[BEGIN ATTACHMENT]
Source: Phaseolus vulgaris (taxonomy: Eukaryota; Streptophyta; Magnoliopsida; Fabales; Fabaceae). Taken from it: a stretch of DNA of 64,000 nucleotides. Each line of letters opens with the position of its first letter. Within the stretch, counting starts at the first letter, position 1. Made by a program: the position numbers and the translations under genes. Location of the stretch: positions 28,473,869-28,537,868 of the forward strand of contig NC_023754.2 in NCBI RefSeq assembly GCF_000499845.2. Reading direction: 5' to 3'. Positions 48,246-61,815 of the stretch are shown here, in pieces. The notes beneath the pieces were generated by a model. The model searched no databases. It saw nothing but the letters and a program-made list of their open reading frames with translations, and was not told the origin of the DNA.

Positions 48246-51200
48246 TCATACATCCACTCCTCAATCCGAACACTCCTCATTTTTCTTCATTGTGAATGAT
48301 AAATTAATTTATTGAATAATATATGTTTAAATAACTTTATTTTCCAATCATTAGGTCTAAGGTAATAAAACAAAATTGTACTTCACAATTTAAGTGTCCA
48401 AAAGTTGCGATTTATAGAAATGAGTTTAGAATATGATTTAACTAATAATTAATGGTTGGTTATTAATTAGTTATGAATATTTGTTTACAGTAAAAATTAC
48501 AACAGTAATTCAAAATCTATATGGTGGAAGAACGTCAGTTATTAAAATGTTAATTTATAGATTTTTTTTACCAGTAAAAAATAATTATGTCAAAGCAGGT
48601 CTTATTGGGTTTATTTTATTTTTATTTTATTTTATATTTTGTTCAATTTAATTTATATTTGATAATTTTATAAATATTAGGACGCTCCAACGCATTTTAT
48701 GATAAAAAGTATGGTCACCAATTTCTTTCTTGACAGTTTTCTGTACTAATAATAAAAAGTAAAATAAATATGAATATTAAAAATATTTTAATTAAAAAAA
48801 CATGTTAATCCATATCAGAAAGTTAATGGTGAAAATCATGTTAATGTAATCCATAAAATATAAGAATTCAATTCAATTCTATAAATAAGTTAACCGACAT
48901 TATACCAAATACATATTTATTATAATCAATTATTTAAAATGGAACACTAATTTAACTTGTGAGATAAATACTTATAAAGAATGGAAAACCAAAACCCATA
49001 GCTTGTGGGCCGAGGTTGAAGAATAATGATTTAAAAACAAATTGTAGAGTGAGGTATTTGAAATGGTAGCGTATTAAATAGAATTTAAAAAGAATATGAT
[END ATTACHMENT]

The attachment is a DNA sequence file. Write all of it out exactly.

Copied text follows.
Source: Phaseolus vulgaris (taxonomy: Eukaryota; Streptophyta; Magnoliopsida; Fabales; Fabaceae). Taken from it: a stretch of DNA of 64,000 nucleotides. Each line of letters opens with the position of its first letter. Within the stretch, counting starts at the first letter, position 1. Made by a program: the position numbers and the translations under genes. Location of the stretch: positions 28,473,869-28,537,868 of the forward strand of contig NC_023754.2 in NCBI RefSeq assembly GCF_000499845.2. Reading direction: 5' to 3'. Positions 48,246-61,815 of the stretch are shown here, in pieces. The notes beneath the pieces were generated by a model. The model searched no databases. It saw nothing but the letters and a program-made list of their open reading frames with translations, and was not told the origin of the DNA.

Positions 48246-51200
48246 TCATACATCCACTCCTCAATCCGAACACTCCTCATTTTTCTTCATTGTGAATGAT
48301 AAATTAATTTATTGAATAATATATGTTTAAATAACTTTATTTTCCAATCATTAGGTCTAAGGTAATAAAACAAAATTGTACTTCACAATTTAAGTGTCCA
48401 AAAGTTGCGATTTATAGAAATGAGTTTAGAATATGATTTAACTAATAATTAATGGTTGGTTATTAATTAGTTATGAATATTTGTTTACAGTAAAAATTAC
48501 AACAGTAATTCAAAATCTATATGGTGGAAGAACGTCAGTTATTAAAATGTTAATTTATAGATTTTTTTTACCAGTAAAAAATAATTATGTCAAAGCAGGT
48601 CTTATTGGGTTTATTTTATTTTTATTTTATTTTATATTTTGTTCAATTTAATTTATATTTGATAATTTTATAAATATTAGGACGCTCCAACGCATTTTAT
48701 GATAAAAAGTATGGTCACCAATTTCTTTCTTGACAGTTTTCTGTACTAATAATAAAAAGTAAAATAAATATGAATATTAAAAATATTTTAATTAAAAAAA
48801 CATGTTAATCCATATCAGAAAGTTAATGGTGAAAATCATGTTAATGTAATCCATAAAATATAAGAATTCAATTCAATTCTATAAATAAGTTAACCGACAT
48901 TATACCAAATACATATTTATTATAATCAATTATTTAAAATGGAACACTAATTTAACTTGTGAGATAAATACTTATAAAGAATGGAAAACCAAAACCCATA
49001 GCTTGTGGGCCGAGGTTGAAGAATAATGATTTAAAAACAAATTGTAGAGTGAGGTATTTGAAATGGTAGCGTATTAAATAGAATTTAAAAAGAATATGAT